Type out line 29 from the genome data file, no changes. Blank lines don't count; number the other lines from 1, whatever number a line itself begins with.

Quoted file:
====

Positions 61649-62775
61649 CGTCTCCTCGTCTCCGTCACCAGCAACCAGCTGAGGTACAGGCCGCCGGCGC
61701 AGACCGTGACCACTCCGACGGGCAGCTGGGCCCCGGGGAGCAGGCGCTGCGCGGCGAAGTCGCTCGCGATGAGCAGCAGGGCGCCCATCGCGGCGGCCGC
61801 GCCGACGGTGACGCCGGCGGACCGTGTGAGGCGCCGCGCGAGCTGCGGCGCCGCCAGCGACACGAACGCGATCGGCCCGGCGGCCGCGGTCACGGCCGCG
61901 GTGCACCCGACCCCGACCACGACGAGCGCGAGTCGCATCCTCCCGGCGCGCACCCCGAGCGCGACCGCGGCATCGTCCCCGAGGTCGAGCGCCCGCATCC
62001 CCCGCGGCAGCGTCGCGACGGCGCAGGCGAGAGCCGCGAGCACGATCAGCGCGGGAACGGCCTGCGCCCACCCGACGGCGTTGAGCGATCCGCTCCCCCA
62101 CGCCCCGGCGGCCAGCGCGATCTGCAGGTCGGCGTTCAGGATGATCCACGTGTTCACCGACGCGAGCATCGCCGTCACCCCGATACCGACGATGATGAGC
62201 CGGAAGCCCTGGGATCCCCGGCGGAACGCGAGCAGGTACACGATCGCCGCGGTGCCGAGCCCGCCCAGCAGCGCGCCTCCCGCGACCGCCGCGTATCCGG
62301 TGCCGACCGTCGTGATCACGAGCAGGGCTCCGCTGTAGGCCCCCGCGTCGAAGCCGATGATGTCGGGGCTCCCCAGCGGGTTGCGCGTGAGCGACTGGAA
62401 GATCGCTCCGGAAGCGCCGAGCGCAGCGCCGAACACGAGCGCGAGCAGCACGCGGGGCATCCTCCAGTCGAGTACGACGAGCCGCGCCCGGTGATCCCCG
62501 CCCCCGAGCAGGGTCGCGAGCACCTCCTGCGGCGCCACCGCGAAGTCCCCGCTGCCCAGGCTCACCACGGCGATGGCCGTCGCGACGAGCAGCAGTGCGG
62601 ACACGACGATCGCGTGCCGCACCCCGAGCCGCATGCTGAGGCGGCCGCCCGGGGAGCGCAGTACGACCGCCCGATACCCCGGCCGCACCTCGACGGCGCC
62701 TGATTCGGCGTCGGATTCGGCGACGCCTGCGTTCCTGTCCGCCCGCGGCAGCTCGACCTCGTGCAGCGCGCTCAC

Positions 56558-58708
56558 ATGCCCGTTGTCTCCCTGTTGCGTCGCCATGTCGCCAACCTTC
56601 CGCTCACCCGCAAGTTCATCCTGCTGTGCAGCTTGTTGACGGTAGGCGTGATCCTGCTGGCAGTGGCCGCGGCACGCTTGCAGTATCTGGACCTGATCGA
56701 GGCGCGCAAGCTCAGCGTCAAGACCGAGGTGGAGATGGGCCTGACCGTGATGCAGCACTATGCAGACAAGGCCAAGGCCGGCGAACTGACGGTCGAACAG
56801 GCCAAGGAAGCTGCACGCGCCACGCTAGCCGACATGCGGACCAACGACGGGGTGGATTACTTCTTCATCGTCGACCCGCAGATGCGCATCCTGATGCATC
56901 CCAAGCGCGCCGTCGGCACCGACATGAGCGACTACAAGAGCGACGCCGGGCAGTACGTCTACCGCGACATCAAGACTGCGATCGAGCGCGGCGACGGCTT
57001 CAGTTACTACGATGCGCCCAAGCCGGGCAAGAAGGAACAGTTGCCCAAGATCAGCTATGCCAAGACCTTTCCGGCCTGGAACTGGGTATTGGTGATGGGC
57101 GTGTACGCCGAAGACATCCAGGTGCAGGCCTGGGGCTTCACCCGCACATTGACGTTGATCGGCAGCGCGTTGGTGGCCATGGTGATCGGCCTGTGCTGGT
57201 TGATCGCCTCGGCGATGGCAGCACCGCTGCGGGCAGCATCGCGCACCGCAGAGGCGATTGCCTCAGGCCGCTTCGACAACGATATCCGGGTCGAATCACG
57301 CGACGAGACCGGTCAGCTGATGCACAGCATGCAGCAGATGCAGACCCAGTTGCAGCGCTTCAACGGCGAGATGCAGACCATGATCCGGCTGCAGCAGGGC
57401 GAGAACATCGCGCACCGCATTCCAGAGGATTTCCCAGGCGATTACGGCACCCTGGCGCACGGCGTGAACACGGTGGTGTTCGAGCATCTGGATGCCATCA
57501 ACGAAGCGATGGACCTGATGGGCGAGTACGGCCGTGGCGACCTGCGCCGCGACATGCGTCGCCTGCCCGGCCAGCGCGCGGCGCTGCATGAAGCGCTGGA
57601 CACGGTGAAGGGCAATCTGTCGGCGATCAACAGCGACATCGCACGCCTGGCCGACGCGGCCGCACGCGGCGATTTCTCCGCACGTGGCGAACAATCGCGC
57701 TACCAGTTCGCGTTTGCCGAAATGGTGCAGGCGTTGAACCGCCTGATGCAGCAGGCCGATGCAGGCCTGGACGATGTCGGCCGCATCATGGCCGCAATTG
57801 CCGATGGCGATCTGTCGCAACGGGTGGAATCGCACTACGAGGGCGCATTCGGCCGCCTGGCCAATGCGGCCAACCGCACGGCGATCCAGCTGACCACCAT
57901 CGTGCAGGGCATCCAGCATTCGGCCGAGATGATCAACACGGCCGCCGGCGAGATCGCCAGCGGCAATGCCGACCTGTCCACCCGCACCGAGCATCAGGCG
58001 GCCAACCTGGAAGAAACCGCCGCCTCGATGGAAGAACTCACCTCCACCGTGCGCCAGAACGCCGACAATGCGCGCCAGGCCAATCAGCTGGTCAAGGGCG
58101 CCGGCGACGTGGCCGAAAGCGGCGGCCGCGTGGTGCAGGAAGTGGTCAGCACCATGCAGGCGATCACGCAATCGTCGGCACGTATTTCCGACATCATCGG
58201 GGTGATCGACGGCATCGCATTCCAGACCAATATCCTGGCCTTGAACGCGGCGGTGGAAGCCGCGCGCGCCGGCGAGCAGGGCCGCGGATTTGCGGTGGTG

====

57901 CGTGCAGGGCATCCAGCATTCGGCCGAGATGATCAACACGGCCGCCGGCGAGATCGCCAGCGGCAATGCCGACCTGTCCACCCGCACCGAGCATCAGGCG